What you may have missed in the business news last week:
Gold has had a bad year:
Which is not likely to be helped by the fact that the US reported unemployment rate has dropped to 7% – which was the hypothetical tipping point for Mr Bernanke (or, soon, Ms Yellen) to start tapering off the asset purchases.
What I did find interesting is the question that is being asked in the video that I linked to above: “Where did all the gold go?” Because it’s not in the vaults of London: gold stocks in the West are down by some 811 tonnes for 2013. Given that there are only about 31,800 tonnes floating around in official reserves, that’s a fair amount of movement.
It’s all off to China, who has plenty of new vaults popping up (down?) all over the place. The Chinese, it appears, are desperate to invest their trade surplus in anything but US government debt, if they can help it.
Even so, that explanation doesn’t really tie in with that gold chart, right? Surely Chinese demand would be driving the price up? Or perhaps I’m just underestimating the opposite-of-exuberance of all those gold speculators…
Either way – the tapering off of asset purchases would mean that the market is now a bit saturated with dollars, to the point where companies are being forced to use them to hire people. That’s, um, the pre-cursor to a bout of inflation. Perhaps (and I hesitate to say this) a little gold investment might not be a bad thing at this point…
I’m not sure why I’m writing about this – the House and the Senate go backwards and forwards so often with budgets that it’s all quite boring.
That said: this one is a bipartisan budget (unusual), rather than just a Republican budget that got pushed through by a Republican majority.
The new budget will cut the deficit by $3.1 billion in 2014. Which is basically a rounding error when you have budget deficit of over $1 trillion annually. But you have to start somewhere.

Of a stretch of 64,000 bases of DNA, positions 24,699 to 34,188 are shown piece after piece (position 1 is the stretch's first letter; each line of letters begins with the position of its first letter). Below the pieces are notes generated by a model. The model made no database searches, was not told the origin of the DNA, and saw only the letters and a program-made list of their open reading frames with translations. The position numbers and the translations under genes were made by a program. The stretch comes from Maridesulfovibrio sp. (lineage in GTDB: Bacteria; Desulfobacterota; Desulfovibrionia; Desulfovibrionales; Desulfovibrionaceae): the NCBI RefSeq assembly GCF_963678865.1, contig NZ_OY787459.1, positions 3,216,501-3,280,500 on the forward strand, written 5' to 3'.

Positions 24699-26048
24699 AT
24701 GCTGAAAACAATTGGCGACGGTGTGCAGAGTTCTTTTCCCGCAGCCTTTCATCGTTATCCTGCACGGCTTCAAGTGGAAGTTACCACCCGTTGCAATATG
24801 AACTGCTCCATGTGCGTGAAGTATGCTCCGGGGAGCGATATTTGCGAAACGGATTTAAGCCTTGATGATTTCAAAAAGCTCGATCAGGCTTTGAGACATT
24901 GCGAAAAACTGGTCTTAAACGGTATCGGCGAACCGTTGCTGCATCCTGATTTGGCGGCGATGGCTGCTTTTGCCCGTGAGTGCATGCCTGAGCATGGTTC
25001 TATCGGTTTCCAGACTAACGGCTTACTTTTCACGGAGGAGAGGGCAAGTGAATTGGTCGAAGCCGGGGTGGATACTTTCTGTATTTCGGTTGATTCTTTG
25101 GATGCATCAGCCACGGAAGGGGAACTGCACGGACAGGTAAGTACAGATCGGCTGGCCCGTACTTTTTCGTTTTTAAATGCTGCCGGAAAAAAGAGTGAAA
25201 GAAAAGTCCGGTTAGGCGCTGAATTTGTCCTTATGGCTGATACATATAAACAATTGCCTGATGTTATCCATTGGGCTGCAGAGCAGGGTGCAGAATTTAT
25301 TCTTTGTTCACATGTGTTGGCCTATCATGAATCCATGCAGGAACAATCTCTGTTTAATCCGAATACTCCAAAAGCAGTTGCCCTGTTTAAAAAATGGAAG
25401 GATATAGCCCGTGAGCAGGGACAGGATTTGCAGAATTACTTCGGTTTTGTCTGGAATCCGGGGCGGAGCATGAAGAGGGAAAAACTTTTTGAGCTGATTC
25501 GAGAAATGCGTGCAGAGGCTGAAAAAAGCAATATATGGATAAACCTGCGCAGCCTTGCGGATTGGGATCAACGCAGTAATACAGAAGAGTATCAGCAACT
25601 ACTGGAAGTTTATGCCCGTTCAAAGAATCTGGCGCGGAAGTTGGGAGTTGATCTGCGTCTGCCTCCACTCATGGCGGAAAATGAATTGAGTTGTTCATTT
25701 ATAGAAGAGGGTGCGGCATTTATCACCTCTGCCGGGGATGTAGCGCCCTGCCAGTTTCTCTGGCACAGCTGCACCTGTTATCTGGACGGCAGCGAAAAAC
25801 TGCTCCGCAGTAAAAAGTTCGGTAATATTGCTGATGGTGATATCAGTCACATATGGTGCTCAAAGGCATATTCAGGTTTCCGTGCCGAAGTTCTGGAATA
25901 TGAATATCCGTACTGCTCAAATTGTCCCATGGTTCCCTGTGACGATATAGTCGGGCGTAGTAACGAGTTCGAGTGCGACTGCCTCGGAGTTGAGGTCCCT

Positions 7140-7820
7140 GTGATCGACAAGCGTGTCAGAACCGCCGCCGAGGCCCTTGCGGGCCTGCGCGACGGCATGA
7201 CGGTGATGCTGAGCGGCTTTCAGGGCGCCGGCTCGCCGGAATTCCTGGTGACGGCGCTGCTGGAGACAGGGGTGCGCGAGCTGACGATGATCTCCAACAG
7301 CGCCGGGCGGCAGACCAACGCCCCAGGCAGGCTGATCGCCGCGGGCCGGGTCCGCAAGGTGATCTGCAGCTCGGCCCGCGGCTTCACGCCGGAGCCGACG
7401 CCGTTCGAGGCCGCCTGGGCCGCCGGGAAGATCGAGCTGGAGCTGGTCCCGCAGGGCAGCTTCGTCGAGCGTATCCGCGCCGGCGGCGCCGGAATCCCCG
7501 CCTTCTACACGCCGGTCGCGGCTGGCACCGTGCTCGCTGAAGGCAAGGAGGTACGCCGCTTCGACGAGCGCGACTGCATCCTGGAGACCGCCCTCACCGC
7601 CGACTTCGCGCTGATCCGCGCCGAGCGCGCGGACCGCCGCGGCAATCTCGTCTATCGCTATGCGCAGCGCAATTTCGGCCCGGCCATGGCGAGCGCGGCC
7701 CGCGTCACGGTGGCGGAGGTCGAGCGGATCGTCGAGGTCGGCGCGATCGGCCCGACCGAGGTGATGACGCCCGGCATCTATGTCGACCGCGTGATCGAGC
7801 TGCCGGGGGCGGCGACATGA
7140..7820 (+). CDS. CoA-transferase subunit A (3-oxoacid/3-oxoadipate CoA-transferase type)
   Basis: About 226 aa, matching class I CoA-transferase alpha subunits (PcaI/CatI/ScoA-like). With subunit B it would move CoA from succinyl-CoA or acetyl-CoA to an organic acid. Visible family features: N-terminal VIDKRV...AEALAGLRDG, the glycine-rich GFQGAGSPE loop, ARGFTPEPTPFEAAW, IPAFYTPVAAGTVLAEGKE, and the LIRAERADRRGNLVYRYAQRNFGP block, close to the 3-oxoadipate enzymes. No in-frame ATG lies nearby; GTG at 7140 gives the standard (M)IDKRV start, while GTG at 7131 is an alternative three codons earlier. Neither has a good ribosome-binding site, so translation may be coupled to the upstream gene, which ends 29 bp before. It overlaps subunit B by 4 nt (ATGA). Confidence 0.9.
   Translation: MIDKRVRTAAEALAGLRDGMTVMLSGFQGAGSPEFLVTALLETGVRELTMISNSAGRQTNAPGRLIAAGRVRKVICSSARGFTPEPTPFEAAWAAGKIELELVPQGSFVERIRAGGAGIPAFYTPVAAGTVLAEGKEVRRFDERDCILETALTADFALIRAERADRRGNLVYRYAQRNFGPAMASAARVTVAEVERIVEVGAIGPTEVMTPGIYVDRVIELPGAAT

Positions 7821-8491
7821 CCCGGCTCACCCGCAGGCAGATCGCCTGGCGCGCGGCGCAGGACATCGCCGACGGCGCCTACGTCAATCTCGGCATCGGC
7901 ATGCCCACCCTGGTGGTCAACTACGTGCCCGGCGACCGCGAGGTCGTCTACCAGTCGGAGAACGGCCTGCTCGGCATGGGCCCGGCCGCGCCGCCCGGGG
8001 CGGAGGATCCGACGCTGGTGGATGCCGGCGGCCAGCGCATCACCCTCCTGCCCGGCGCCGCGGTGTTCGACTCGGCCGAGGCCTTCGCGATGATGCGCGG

Here’s an infographic to show the magnitude of the problem:
3. The Volker Rule gets finalised.
The Volker Rule, being the watered-down alternative to the Glass-Steagal, has been finalised by the US regulatory agencies. It’s meant to stop banks from trading on their own account with depositors’ money.
It’s also completely useless.
In Britain, and other sensible countries, the rule is as follows:
“You want to be a big investment bank? That’s fine. You take your retail arm – the one with the depositors’ money – and you put it into its own company. You ringfence it so that there is no way to dip into it when you cock up the investment banking thing.”
It’s clean. And it’s pretty much what Glass-Steagal said.
Instead, the Volker Rule says this:
“Dear bankers. We’d really rather that you didn’t play with depositors’ money as if it was your own, unless you’re doing it on their behalf. So each time you do a trade, we want you to think carefully about whether you’re doing it for you or doing it for them. It’s alright if you’re doing it for you and for them – it’s just not okay if you’re doing it only for you. So it requires a bit of introspection on your part, okay?”
Yes. Because that’s not going to result in every trade being rationalised as “we’re doing it for the client”…
And how do you enforce that? Do you get a team of psychiatrists to come in and evaluate banker-intention each time a trade is disputed?
China has “suddenly” had a downturn in its PMI numbers (for an explanation of the PMI, I wrote this post earlier in the year: The PMI: What Is It?).
It makes you wonder whether this bad news isn’t being piecemealed out to us…
5. Uruguay has almost legalised Mary J.
I’m pointing it out because tomorrow’s post is going to involve the economic benefits of legalised pot.